Roundhouse, London, October 20 2012
There are some artists whose popularity seemingly never wanes, but who simultaneously never seem to receive the credit they deserve- and Steve Miller is one of them. He may be associated forever with cheesy stadium rock tunes from adverts (and true to form, both of them are in the set tonight) but he's also a journeyman, a psychedelic warrior and all the other prog-psych clichés (hey, as far as US rock goes, he invented 'em!). He's a man with one of the most varied, colourful and yet still somehow under-appreciated back catalogues of all time under his belt, and a superlative songwriter.
Thus, having established all of the above, it's still strange to remember that 'Jungle Love', which starts the show, is a tune he didn't actually write. But it's his song now after all these years, and, seguing smoothly into the groove of 'Take The Money And Run', it becomes apparent that it always was. Purists may scoff at any material post-Number Five (and yes, the first quintet of albums are still his best work), but the warm, easy, 70s stadium hippy feel of 'Shu Ba Da Du Ma Ma Ma Ma' and 'Sugar Babe' and the urgent grind of 'Mercury Blues' should still have a place in the heart of Shindiggers everywhere, and if 'Serenade', which recalls BOC at their eeriest, isn't one of the most unique songs to ever feature on a million-selling album, then my cash ain't nothin' but trash.
Steve's also brought a guest star with him again in the shape of one of his R'n'B heroes, former Checkmate Sonny Charles, whose presence has also graced some of the guitarist's recent album releases, and brings an air of authenticity to covers of 'Further On Up The Road', 'All Your Love' and 'Oo Oo Pa Doo'. And though these inclusions could have failed in the big, echoey environs of the Roundhouse, leaning potentially toward the cheesy late '80s soul'n'blues revivalism which soundtracked a dozen Hollywood movies of the time, the subtlety of the accompaniment, most noticeably ever-reliable guitarist Kenny Lee Lewis and the tinkling strains of keysman Joseph Wooten, just about saves it. Just goes to show - it ain't what yo shake, it's how ya shake it. Actually, sidestepping cheese seems to be the order of the day, with the ubiquitous 'Abracadabra' tossed out of the way very early on, making more room for the long-forgotten, blissful 'Kow Kow Calqulator' and the sublime peace'n'love balladry of 'The Window'. This last prefaced by a solo acoustic run through 'Wild Mountain Honey', 'Gangster Of Love' and 'Dance Dance Dance' which was seriously goosebump-inducing. At least that's how I found it anyway: the amount of complete pillocks stood either side of me, who were clearly only here to see one or two songs played, beggared belief, and detracted from an otherwise enjoyable evening.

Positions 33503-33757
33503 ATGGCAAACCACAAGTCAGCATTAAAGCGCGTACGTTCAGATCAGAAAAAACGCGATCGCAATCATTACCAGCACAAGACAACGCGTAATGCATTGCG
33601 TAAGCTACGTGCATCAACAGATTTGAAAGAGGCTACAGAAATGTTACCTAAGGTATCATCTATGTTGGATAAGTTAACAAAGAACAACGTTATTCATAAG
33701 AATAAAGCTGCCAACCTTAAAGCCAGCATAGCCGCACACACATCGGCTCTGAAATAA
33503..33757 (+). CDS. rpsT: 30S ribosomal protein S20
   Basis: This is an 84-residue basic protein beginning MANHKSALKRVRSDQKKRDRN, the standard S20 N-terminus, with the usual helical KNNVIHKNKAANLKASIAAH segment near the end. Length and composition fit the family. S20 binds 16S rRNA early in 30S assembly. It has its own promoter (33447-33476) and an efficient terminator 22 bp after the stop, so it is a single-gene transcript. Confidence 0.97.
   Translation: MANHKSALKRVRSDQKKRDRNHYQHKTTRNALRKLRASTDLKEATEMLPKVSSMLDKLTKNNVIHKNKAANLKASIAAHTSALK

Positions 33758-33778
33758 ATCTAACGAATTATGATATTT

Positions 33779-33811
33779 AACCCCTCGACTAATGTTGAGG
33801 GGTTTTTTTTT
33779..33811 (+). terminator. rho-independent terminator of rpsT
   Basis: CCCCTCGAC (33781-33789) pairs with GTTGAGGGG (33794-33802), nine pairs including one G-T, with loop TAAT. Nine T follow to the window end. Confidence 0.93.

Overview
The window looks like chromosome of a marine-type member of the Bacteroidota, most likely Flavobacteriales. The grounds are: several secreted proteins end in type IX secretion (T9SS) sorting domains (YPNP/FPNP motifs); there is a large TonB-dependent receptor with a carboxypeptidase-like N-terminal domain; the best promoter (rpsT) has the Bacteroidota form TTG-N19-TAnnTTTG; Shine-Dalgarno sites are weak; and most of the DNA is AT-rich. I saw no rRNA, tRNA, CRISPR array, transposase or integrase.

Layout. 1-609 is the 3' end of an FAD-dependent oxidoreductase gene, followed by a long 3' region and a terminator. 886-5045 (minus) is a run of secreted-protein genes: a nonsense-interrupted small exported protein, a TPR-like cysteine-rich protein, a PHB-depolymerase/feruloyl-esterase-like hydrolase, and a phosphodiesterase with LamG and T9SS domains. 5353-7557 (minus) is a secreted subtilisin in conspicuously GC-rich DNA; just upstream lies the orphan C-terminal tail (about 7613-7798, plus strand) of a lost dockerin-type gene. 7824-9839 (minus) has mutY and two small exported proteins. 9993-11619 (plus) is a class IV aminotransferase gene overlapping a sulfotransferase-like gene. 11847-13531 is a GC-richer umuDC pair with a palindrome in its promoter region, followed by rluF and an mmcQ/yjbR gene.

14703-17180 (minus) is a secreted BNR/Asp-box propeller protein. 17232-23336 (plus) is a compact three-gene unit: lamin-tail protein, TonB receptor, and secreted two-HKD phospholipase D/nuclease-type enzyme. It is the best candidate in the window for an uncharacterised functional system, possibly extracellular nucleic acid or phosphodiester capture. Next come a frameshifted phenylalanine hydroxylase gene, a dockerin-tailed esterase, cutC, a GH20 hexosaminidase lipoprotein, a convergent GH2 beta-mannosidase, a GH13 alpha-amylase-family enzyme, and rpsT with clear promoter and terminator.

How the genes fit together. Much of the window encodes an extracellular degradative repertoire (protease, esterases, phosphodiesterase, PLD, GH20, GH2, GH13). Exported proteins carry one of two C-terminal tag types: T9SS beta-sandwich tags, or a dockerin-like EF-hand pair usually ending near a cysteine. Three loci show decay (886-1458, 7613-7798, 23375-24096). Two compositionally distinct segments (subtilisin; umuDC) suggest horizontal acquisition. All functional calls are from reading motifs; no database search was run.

The liquid shuffle of 'Living In The USA' completes a total of three 'early' tracks in toto, but come on, you didn't really think he was going to play 'In My First Mind' or 'Song For Our Ancestors', did you? Well, we can but dream... Yet, despite the dearth of material from those first five classic albums, which I thought he could have delved into a little more as they've just been "done" (that's industry spiel for ''rereleased in pointless digipacks with dodgy bonus tracks", by the way), there's still something engaging, likeable and ultimately humble about Miller which makes people return year after year to see him. He's still a fine guitarist, one of America's best, in fact, with an infuriating propensity for making it look a lot bloody easier than it ultimately is. His vocals, whilst occasionally dipping into strange keys unbeknownst to the rest of us, still resonate, and his use of words still carries an erudition which has influenced everyone from Graham Parker to the Hold Steady's Craig Finn, so it's very difficult not to like him, even if he plunders some of his best riffs from Robert Johnson via Cream ('Jet Airliner') and Free ('Rock N Me') respectively. But since when did all the best rock and roll have to be original? (yes I'm talking to you Messrs Page, Plant and Jones).
The final salvo of 'Swingtown', 'Space Cowboy' and the inevitable 'Joker' draws the curtains like a rollercoaster finally slowing down to graciously allow its elated audience safe passage back to the fair: in those terms, it's been an illuminating journey, and we've been glad to be on it. For those hoping that next year might be less like a ride and more of a "trip", start petitioning the website with setlists now, and you never know, we may get to witness 'Children Of The Future' in full, maybe even with Boz Scaggs back on the bridge as his captain's trusty number 1. In the meantime, the Cowboy has landed for another year, and let's give thanks that, at 69, he's still firmly in the saddle.
Darius Drewe Shimon